Of course, another thing that the Entrepreneur has to stand up to is failure. Because it is the Entrepreneurs who are out there pushing the boundaries and changing the world, it is inevitable that they will make mistakes. An important characteristic of Entrepreneurs is that they are good a failure - the Entrepreneur sees failure as a temporary set-back, an investment in education, and, most importantly, an opportunity to learn and to do better next time. Winston Churchill summed this up when he said "Success is the ability to go from failure to failure with no loss of enthusiasm".
The two magic words for the Entrepreneur are "What if...?" ("What if telephones didn't have to be connected to each other with wires?" "What if customers could design and brand their own bank?" "What if you could make cash withdrawals from the check-out tills at the supermarket?", etc.) Not all the questions the Entrepreneur asks have to make total sense, however, the seed of inspiration may lie in the answer to even the most seemingly ridiculous question. The Entrepreneur sees the world through a kaleidoscope - constantly looking at it from different angles and seeing resources combined in different ways to address different needs. For the Entrepreneur, everything is variable and nothing is fixed, assumptions exist only to be challenged. (Fred Kofman's principles of Double-Loop Accounting in Senge [1998:292], sums up the typical nature of Entrepreneurial assumption questioning.)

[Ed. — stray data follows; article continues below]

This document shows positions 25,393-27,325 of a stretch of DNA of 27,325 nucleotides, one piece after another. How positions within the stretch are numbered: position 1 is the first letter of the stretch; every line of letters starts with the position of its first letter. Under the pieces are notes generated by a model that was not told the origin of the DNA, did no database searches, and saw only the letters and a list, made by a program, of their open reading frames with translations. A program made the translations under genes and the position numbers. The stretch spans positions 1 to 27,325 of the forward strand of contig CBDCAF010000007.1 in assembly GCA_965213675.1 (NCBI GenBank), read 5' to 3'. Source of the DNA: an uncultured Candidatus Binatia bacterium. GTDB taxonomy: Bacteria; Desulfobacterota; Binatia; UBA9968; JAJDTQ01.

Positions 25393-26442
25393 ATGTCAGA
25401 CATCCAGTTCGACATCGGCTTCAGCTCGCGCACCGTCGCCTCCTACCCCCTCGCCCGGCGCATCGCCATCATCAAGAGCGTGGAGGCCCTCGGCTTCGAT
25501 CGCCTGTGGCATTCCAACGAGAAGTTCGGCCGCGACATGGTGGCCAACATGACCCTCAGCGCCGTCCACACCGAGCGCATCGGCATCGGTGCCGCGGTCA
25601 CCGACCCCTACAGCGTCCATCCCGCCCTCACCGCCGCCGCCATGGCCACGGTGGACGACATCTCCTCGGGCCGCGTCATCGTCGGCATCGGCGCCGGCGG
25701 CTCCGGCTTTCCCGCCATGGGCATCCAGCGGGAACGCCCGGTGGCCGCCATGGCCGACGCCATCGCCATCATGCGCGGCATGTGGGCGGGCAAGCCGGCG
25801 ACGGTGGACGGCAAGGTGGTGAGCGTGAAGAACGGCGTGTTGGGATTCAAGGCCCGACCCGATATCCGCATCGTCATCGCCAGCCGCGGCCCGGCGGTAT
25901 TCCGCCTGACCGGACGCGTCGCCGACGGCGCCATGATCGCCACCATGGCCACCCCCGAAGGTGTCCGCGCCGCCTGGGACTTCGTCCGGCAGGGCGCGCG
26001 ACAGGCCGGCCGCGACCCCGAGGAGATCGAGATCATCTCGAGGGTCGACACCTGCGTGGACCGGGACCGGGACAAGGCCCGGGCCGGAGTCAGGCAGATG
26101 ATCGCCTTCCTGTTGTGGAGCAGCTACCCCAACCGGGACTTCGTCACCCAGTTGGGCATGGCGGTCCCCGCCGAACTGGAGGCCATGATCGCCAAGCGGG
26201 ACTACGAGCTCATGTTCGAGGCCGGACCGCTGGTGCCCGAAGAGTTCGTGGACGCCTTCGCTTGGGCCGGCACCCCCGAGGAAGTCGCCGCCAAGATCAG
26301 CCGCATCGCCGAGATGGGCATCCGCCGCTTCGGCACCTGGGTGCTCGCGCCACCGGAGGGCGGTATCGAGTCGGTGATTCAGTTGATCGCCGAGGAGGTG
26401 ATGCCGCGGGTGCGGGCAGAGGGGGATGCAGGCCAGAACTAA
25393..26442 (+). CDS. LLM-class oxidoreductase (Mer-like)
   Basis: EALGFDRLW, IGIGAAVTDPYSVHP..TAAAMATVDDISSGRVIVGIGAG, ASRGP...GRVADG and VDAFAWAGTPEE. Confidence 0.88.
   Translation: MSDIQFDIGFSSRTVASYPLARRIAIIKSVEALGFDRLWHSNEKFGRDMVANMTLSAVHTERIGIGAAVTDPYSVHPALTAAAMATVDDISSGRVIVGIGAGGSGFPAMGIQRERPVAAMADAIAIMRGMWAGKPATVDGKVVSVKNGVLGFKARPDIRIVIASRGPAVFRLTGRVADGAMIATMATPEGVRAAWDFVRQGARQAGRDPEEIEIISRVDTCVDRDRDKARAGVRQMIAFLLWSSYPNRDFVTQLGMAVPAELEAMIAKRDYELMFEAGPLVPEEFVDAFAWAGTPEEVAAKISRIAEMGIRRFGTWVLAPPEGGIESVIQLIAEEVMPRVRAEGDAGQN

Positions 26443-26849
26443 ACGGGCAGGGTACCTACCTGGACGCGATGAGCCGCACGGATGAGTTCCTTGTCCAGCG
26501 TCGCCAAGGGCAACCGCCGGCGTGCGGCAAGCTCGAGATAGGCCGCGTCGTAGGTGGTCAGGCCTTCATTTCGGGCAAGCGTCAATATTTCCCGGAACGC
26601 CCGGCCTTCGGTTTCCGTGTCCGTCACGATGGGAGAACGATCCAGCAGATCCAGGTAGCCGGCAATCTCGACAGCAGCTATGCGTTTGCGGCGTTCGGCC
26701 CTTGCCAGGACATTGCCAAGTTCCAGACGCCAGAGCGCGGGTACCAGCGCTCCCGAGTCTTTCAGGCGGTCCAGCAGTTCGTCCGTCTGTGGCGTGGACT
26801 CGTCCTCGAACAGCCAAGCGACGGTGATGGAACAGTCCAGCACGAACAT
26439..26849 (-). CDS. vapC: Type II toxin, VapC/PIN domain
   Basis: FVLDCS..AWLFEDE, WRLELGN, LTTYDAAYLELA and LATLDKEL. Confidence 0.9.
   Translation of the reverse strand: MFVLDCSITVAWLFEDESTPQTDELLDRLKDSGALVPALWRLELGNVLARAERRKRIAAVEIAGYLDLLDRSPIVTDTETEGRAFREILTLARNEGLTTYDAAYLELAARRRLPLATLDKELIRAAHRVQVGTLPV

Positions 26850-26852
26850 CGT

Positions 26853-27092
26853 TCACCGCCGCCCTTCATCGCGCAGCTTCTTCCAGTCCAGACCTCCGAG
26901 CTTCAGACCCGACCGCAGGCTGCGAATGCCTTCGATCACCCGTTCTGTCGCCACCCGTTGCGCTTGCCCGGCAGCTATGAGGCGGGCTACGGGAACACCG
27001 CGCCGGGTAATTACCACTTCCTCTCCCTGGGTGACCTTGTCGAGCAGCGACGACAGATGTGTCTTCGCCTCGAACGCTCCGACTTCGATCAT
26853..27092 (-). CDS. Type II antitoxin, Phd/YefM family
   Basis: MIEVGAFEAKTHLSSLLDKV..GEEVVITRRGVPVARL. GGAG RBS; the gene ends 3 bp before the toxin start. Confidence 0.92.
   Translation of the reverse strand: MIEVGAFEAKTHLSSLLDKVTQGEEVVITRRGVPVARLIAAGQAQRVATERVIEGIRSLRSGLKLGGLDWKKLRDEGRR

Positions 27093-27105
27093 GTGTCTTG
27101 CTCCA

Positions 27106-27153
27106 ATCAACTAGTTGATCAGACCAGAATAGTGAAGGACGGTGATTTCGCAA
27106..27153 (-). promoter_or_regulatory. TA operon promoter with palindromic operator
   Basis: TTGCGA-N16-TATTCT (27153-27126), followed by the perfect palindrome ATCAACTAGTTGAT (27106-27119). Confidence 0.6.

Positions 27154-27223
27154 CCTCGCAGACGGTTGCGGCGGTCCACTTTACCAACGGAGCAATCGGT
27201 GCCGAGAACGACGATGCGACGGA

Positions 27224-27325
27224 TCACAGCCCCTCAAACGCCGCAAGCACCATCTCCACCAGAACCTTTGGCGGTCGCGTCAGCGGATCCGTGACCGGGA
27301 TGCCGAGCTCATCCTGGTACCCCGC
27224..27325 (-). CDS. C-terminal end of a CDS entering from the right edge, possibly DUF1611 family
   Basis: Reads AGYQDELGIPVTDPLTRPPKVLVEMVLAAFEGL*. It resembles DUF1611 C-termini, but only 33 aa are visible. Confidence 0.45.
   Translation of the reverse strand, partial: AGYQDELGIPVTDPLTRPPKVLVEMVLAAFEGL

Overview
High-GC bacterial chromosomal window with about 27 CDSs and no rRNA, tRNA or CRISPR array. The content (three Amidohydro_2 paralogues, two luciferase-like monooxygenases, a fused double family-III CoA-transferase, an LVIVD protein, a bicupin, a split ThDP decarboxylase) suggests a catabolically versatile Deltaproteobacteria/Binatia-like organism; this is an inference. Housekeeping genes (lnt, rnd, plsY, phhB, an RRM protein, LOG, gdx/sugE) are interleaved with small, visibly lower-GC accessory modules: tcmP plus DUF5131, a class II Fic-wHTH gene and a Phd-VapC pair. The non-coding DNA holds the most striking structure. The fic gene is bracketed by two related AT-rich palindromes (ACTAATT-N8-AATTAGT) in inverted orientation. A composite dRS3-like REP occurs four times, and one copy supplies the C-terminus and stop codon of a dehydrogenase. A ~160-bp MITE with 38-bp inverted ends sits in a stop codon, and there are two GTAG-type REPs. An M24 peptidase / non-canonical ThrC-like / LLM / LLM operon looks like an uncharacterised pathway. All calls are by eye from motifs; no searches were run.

According to George Bernard Shaw, "The people who get on in this world are the people who get up and look for the circumstances they want, and, if they can't find them, make them.". Entrepreneurs create their own futures. Convention defines the opposite of "reactive" as being "proactive". Perhaps a better opposite for "reactive" is "creative" - certainly the words are more similar (just move the "c" to the front). The Entrepreneur is more than proactive, predicting the future and going with the flow - the Entrepreneur understands possible futures and creates the future of his or her choice.